The Treasury has attracted widespread condemnation after the Kenya Revenue Authority began levying 16 per cent VAT on petroleum products on September 1 despite a two-year extension vote by Parliament.
The announcement has since been greeted with multiple layers of price increases, starting with the Energy Regulatory Commission which immediately adjusted fuel prices on Saturday.
The ripple effect of the VAT charge is being felt far and wide as players in the production chain take turns to interpret the tax in their favour, much to the grief of the consumer.
Yet as this happens, the MPs, who make laws on behalf of the people, had in their wisdom voted to delay implementation of the VAT to September 1, 2020.
Only because the amendments were made late, just two days to the implementation timeline, the Treasury appears to have gotten a window to impose this regressive tax.
The mood in the country, as reflected in Parliament, is that the economy is not ready to shoulder a consumption tax whose burden falls heavily on the poor.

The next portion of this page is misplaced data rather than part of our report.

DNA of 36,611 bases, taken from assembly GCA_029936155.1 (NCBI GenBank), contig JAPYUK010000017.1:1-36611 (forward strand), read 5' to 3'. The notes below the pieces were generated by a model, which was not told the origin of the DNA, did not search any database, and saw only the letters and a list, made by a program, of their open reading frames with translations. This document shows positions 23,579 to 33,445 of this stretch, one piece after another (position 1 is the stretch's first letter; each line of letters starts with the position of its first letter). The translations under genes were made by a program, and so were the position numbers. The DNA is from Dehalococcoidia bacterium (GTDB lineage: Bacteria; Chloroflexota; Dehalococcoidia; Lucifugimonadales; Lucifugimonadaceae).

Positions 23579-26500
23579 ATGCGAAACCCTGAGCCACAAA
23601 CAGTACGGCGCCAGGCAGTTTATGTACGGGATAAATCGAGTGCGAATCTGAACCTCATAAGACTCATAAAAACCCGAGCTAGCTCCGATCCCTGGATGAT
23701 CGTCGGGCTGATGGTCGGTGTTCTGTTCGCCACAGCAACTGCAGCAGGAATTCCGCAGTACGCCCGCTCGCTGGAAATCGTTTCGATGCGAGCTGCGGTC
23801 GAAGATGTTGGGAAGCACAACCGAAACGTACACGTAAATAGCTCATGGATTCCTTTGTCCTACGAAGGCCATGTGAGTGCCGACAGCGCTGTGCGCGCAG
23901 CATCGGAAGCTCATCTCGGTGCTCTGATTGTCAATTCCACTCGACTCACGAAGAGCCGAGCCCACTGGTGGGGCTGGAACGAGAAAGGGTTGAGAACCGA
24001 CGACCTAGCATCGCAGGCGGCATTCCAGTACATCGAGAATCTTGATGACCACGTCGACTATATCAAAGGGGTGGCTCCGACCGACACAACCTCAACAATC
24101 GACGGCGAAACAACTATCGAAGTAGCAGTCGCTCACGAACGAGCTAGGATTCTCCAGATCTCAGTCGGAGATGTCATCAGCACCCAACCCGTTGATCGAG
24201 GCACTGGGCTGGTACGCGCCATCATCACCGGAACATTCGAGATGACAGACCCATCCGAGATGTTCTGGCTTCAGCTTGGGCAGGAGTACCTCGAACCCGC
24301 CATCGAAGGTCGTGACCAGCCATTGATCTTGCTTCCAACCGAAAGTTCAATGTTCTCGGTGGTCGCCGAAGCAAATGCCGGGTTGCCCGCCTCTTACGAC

We may not be in a position to second-guess President Uhuru Kenyatta’s move with regard to the amendments that have been presented for his signature but the haste with which the KRA and Treasury have approached the matter leaves a lot to be desired.
Kenyans understand that the law imposing VAT on petroleum products was passed two years ago but has been on suspension since then to give the economy a breather.
One then wonders why the Treasury could suddenly not wait for just one more week to see what action President Kenyatta takes. Or is National Treasury Secretary Henry Rotich privy to some information that hasn’t been made public?
Otherwise, why would KRA, which has itself had a problem refunding VAT in the past, collect higher taxes on fuel when there is a chance that the President may assent to the amendments as passed by MPs?
Lest Mr Rotich forgets, Kenyans are still asking what happened to higher taxes that KRA began to collect at the start of this financial year before the High Court declared them illegal as MPs had not approved the 2018/19 Finance Bill.